Alpine interim team principal Bruno Famin says the Enstone squad is in the process of reviewing the communication procedures that led to Pierre Gasly's radio outburst at the end of the Japanese Grand Prix.
Gasly qualified ahead of Alpine teammate Esteban Ocon but the latter, who was forced to pit under the Safety Car at the end of the opening lap after picking up a puncture at the start, moved ahead of his teammate at the end of the latter's opening stint on the medium tyre.
As the race entered its final tier, Ocon and Gasly were running P9 and P10 and trying to reel in the Aston Martin of Fernando Alonso up ahead.
Alpine reckoned that Gasly's fresher tyres would perhaps give him a better chance in overhauling Alonso, so the team orderedits drivers to swap positions.
However, Gasly was unsuccessful in his attempts to catch the Aston Martin driver and he was asked on the final lap to cede back the position to Ocon, a request that infuriated Gasly as it was never mentioned pre-race as part of the team's tactics or game plan.
Ocon on the other hand said the swap-back move – labeled a "complete joke" by Gasly – was a standard procedure and has been part of Alpine's policy for years.
It was feared that the controversy, plainly rooted in Alpine's communication oversight, would spur tensions between the team's drivers. But Famin insisted there are no lingering issues between Gasly and Ocon.
"We don’t have any problem between the drivers," he stated. "I think it’s [because] they are all fighting for having their own best results, which is normal and what they are paid for. But they are also paid for having the best team results.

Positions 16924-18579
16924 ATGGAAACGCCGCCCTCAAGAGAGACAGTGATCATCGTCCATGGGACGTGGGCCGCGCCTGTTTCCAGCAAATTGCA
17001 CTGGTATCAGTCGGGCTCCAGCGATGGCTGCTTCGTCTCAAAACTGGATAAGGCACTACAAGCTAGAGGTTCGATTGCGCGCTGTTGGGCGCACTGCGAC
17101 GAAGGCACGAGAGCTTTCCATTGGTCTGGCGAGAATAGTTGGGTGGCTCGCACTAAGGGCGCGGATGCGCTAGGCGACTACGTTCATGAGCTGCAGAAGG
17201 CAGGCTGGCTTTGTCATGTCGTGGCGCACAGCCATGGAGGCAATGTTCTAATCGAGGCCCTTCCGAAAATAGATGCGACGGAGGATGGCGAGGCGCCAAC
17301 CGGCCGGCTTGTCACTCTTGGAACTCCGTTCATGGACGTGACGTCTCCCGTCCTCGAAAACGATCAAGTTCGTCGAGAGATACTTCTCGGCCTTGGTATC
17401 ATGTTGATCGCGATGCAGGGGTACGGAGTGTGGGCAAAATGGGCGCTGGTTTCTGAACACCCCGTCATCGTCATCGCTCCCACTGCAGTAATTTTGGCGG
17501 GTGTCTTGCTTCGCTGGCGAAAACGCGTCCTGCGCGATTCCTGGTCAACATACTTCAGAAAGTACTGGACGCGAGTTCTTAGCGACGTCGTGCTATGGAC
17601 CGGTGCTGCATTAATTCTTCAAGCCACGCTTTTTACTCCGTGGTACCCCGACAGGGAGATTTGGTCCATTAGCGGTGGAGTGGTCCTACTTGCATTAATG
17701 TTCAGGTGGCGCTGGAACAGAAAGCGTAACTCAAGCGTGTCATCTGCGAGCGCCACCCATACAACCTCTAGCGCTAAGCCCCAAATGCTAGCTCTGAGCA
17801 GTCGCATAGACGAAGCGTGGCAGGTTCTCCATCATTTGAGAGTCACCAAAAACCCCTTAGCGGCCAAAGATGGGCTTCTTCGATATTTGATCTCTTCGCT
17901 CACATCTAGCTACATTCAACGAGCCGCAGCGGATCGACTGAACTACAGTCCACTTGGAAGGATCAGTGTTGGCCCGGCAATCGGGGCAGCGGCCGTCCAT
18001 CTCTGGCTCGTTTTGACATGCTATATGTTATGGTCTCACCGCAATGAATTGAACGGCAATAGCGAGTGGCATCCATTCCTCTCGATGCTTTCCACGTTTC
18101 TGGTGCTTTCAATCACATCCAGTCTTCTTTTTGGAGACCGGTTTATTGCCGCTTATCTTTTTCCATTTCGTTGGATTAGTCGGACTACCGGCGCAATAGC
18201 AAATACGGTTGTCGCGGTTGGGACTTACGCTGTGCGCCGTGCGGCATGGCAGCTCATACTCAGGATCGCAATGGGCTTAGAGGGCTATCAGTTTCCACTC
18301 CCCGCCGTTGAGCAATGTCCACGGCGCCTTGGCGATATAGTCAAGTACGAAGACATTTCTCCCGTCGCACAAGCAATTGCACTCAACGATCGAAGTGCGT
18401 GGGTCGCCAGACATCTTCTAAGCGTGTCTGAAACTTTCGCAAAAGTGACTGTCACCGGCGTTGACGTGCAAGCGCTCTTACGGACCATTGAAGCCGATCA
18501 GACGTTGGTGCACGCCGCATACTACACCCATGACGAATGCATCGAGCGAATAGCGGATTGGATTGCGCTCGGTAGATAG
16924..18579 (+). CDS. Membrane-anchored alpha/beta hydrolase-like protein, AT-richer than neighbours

"Of course, with the stress of the race, we may have some declarations [that are potentially] a bit strong, but I have absolutely no doubt about the drivers being on the same line together.
"For having the best team result, we left Pierre in front of Esteban to have the possibility – even if it was small – of trying to catch Fernando. This was not possible, so to swap back is very normal."
What appeared as "very normal" in Famin's view was evidently unclear from Gasly's perspective.
"It was never said that we would need to invert again, because I was always in front," a frustrated Galsy contended after the race. "For the team it’s the same - ninth and tenth - but it’s definitely not something I expected, and not really something I understand."
Although in-race radio transcriptions showed no evidence of confusion – only astonishment on Gasly's part – Famin insisted on suggesting that communication had perhaps been muddled somewhere along the line.
But this seemed like a convenient excuse on the part of Famin for the team's failure to properly brief Gasly beforehand on potential events.
"This is the point we need to check to be totally transparent," replied an unconvincing Famin when asked if Gasly had indeed received the right information - which he evidently hadn't.
"I don’t know when it has been said, and that is the point we need to clarify. Sometimes we have communication problems because the line [radio signal] is not so good.
"Or sometimes the engineer thinks they are clear when they say something, but maybe sometimes the driver doesn’t record it because he is focused on something else.
"We need to check whether the driver received well the information. But anyway, the manoeuvre was done in the interests of the team, and I have absolutely no doubt that both drivers agree with that.
"If we have to do it a bit differently the other way [around] during the coming races, they will do it. They know that, and there is no tension. It is just execution of the race."
Famin ultimately downplayed Gasly's discontent, as expressed publicly over the radio, and his angry body language inside the cockpit on his cool down lap, the Alpine boss insisting the Frenchman was no more frustrated "than the other guys".
"They are fighters, just right after the race, they are disappointed, it’s normal," he said. "We can talk for hours about the way he did it. But I’m just convinced it’s an epiphenomenon."